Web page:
NLRB Hits Trade Fair Supermarkets With Complaint

June 26, 2013
By Joe Maniscalco

Trade Fair protesters

Trade Fair workers protesting unfair labor practices.

Queens, NY – Trade Fair Meat Department employees locked out of their jobs following a brief strike back on March 13 may have all returned to work in at least some capacity, but management must now answer for its actions – the National Labor Relations Board has finally issued an official complaint against the Queens supermarket chain finding evidence the company committed a spate of unfair labor practice violations ranging from improper surveillance to assault.

“Although this legal process has been lengthy, we’re very pleased to see that the NLRB is prepared to take action against Trade Fair’s wrongful actions,” said Kate Meckler, UFCW Local 342 communications director. “And the most important part of this process is that, as part of the complaint, the NLRB will be asking an administrative law judge to order Trade Fair to make the employees whole. That can include retroactive pay for all wages lost by our members due to the illegal lockout, as well as any other actions needed to remedy the ULPs committed. Our members deserve this after standing so strong and together during the entire length of this illegal lockout.” 

According to the NLRB, there is sufficient evidence that Trade Fair CEO Farid Jaber and his management team engaged in the following: improper surveillance of union activities; improper interrogation of employees about union activities; improper suspensions and terminations of employees due to participation in union activities; threats of termination for employees participating in union activities; threats to close stores if employees decided to picket; harassment of employees and union staff; assault on union representatives and illegally locking out employees and not restoring them to equivalent status after they were returned to their jobs.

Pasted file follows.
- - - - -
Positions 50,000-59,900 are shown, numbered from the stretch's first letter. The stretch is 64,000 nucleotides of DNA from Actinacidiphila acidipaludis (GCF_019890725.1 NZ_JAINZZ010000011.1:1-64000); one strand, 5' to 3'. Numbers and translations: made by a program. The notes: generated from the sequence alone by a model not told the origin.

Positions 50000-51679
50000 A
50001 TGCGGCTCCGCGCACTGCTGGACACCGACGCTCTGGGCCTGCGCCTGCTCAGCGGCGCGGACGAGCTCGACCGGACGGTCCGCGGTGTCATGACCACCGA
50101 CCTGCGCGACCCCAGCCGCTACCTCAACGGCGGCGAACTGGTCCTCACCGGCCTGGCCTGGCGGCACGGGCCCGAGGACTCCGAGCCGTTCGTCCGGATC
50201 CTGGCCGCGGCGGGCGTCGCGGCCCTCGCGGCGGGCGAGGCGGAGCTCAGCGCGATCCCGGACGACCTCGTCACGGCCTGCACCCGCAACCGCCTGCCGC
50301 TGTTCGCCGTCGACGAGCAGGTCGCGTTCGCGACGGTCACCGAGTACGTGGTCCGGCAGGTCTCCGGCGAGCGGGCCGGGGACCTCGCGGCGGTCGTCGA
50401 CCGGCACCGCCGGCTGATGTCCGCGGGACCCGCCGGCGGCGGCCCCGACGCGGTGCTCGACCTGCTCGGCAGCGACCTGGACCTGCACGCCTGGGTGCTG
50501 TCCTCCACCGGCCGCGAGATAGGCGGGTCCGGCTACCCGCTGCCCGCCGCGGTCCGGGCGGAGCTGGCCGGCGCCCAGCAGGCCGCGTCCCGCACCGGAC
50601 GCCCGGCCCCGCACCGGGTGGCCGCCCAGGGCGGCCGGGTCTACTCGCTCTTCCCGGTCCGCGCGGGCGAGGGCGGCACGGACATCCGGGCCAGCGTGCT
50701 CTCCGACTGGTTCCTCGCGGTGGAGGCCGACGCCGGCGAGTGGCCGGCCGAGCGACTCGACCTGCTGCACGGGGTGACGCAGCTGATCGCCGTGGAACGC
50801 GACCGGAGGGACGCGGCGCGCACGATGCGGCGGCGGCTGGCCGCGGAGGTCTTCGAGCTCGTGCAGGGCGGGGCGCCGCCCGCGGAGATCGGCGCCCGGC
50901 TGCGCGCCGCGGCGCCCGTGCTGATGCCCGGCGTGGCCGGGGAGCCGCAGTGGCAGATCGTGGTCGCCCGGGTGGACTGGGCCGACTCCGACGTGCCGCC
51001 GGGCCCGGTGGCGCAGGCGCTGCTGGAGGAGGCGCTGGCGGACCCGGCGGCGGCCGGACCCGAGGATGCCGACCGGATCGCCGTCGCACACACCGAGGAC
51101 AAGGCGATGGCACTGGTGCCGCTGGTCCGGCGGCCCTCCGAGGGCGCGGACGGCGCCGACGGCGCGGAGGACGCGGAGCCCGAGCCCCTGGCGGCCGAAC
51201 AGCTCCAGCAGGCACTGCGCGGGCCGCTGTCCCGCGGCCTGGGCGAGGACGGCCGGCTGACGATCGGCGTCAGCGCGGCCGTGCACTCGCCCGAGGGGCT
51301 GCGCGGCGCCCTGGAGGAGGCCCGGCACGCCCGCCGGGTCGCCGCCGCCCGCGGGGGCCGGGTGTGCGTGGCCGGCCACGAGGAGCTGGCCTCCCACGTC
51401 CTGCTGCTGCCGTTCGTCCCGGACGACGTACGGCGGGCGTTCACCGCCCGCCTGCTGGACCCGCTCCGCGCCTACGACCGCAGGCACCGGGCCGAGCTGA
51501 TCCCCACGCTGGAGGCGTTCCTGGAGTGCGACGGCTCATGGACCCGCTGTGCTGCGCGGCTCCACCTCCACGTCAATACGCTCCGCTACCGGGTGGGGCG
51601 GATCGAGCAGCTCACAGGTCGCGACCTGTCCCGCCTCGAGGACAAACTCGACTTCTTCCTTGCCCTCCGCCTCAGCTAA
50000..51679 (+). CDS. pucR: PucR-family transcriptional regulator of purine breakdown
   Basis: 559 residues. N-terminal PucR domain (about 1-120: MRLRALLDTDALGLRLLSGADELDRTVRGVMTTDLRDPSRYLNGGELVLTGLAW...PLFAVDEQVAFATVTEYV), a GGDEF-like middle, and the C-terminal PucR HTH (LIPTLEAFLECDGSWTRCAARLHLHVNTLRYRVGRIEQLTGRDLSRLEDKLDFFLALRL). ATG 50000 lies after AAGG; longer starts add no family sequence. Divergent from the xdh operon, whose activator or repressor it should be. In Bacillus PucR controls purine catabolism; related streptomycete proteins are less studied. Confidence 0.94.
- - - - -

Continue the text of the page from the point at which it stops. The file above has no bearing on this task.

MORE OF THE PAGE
LaborPress was there in March when New York City Councilman Daniel Dromm confronted managers at the Trade Fair outlet located at  75-07 37th Avenue in Jackson Heights over unfair labor practice issues, and later when management informed longtime workers that they had been unceremoniously “replaced.”

"Mr. Jaber and the management of Trade Fair have gotten away with far too much for far too long," Councilman Dromm said. "I am not surprised to know that the NLRB has issued a complaint and I will continue to do everything I can to make sure these hard working men and women get the justice they deserve."

Trade Fair management has until the first week in July to answer the official NLRB complaint in writing. A hearing in front of an administrative law judge is looming should the supermarket chain fail to resolve the case with the union. 

“The National Labor Relation Board’s official complaint against Trade Fair’s unsatisfactory labor practices is a clear sign that we are one step closer toward achieving justice for the members of UFCW Local 342,” said Councilman Jimmy Van Bramer. “I will continue to stand with UFCW workers until they are granted the working conditions they deserve.”

Locked out Trade Fair workers – many with decades of history with the company – have enjoyed the support of many in the New York City Council, including Speaker Christine Quinn. 

Councilwoman Julissa Ferreras called Trade Fair management’s conduct “shameful and appalling.”

“After facing intimidation tactics and an unfair lockout, these hard-working employees now have to deal with yet another obstacle as they continue to receive unfair pay cuts and hour reductions," Councilwoman Ferreras said. "Trade Fair management needs to stop this unfair behavior once and for all. I am proud to support these workers and applaud the National Labor Relations Board for stepping in to protect their rights. It is time for Trade Fair to be held accountable and brought to justice for their unacceptable and unlawful practices.”

In all, the Trade Fair lockout affected some 100 workers around the borough. Sometime around late April, management quietly began taking some of them back – but under drastically altered working conditions. Local 342 still has additional charges against pending against Trade Fair management. The company has also filed charges of its own which the union dismisses. 


June 26, 2013

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